Honestly, walking up to the Lake Agnes Tea House was like walking into Rivendell. We were so tired and it was such a paradise. There’s even a waterfall with stairs going up the side you have to climb to get there.
For Canada, that’s mighty old.
That’s a lot of cups of tea.
It was so chilly outside the tea house and warm inside with the ovens going that thick condensation hugged the windows. It was so cozy. I could have spent the whole day here.
I don’t know if you can tell, but I am VERY happy here.
Also, we had some ridiculously good photo weather. I mean, and this is half brag and half incredulity, but just look at these!
I kept feeling like I was in Jurassic Park, or a new Mac OS screensaver. Either way, goddamn lucky. It was rainy and overcast when we left (as you can see in the video). Never thought we’d get clouds or sun like this.
The photo above is a piece of the mountain known as the Big Beehive.
If you do this route, don’t forget to bring cash.
The Lake Agnes Tea house is cash only, and Plain of Six Glaciers did take our VISA, but bring cash, that way you’re good no matter what.
Ask me any questions you want about the trail! Is there anything I forgot to add?
And (of course) a rainbow at the end of the day to tie it all together.
This was a day when I felt really lucky to be alive and be human and get to climb mountains and drink tea and see rainbows.
The world is a really extraordinary place. I’m very privileged and lucky, but you know what? A lot of people who can afford to, don’t even make time for little pleasures, like looking at rainbows, and drinking tea. They say they can’t, or just don’t think of it.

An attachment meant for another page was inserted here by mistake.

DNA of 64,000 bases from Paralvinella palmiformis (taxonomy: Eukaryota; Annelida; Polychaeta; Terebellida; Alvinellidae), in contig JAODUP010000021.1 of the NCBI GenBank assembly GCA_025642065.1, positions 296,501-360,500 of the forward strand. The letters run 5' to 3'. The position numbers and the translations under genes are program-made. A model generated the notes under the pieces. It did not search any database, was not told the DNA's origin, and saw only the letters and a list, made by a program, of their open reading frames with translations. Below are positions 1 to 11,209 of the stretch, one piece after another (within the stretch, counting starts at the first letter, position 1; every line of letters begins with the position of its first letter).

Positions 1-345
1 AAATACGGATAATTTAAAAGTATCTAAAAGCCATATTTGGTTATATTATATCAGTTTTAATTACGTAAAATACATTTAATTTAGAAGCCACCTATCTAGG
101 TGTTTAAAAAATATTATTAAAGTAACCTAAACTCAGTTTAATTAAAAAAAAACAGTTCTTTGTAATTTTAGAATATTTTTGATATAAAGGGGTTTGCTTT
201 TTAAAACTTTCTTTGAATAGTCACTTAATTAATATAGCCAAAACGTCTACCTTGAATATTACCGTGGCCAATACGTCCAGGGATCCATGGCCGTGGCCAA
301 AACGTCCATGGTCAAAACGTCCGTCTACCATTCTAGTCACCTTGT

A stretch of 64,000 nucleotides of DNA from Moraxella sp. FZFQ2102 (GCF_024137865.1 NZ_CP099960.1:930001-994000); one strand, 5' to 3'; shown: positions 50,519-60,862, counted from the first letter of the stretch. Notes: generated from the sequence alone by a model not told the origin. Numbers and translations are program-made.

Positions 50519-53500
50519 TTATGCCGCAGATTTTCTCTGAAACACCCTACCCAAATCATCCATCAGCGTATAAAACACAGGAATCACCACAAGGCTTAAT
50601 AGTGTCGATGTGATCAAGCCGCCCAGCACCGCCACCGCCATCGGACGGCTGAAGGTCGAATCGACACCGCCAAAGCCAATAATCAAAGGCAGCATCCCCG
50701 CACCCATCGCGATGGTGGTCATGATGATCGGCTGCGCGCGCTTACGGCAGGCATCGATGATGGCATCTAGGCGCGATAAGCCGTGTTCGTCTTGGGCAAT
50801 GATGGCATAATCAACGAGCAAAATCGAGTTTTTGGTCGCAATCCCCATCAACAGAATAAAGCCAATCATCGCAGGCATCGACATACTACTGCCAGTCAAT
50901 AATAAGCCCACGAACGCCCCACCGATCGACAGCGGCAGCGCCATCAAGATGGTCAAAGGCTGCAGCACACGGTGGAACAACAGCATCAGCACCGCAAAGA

Make time for those things, okay guys? They’re really important.
And you know what? Rainbows are free. Tea is nearly free.
What’s that phrase, “the best things in life…”
Day 16 Costs:
Family Diner, Lupper for 2: $34.29
Lake Agnes Tea House, Chai Latté: $4.00
Plain of Six Glaciers Tea House (chocolate cake, 2 sandwiches, soup with corn chips, chai latte, 2 bottles of water, lemonade): $53.80
I was walking down a desolate street in the middle of a hot afternoon and. Closed signs and shuttered doors of bars and theatres stared back blankly at me as if to say, “Don’t you know what time it is? Come back later.”
Then I reached the intersection I was looking for at northwest Everett street in central Portland, Oregon. Kitty corner across from me there was a big pair of stone gates with Chinese characters. Beyond them, an oasis and a tea house.
Lán Sū Chinese Gardens in Portland, Oregon is the result of a collaboration between Portland and their sister city, Suzhou, in Jiangsu province in China. Suzhou is known for its beautiful Ming Dynasty gardens. Although I’m no expert, Lan Su staff say the Lan Su garden in Portland is one of the most authentic Chinese gardens outside of China. A wealthy 16th century family home is recreated inside the garden.
Lan Su Chinese Gardens in the sun. It really was a crazy hot day. (Mel Hattie/Mel Had Tea)
The tea house inside at the back of the garden is run by The Tao of Tea and set inside a building known as The Tower of Cosmic Reflection. It’s the coolest place name I’ve ever heard.
I recommend doing the garden and house tour first and then stopping for tea and snacks at the end.
This was my first time having someone present “gong fu cha” to me and the Lán Sū Chinese Gardens were the perfect backdrop.
Sitting by the open window of the second floor of the tea house, I felt more like I was in Suzhou than Portland.
My server was extremely knowledgeable and quick to recommend the Frozen Summit Oolong when I asked him to suggest a favourite. Healso had a great flare for showmanship, pouring my tea with grace and flourishing the wet leaves under my nose to sniff. As he performed the gong fu ceremony he explained every step.
This was the start of my west coast oolong kick.
Frozen Summit is a single origin tea from Lugu in Central Taiwan. I should mention that The Tao of Tea is a local Portland company. They provide all the tea in the Lán Sū Tea house and are a 100% pure leaf tea company, meaning they use no artificial flavours, colours, or preservatives.
Gongu fu cha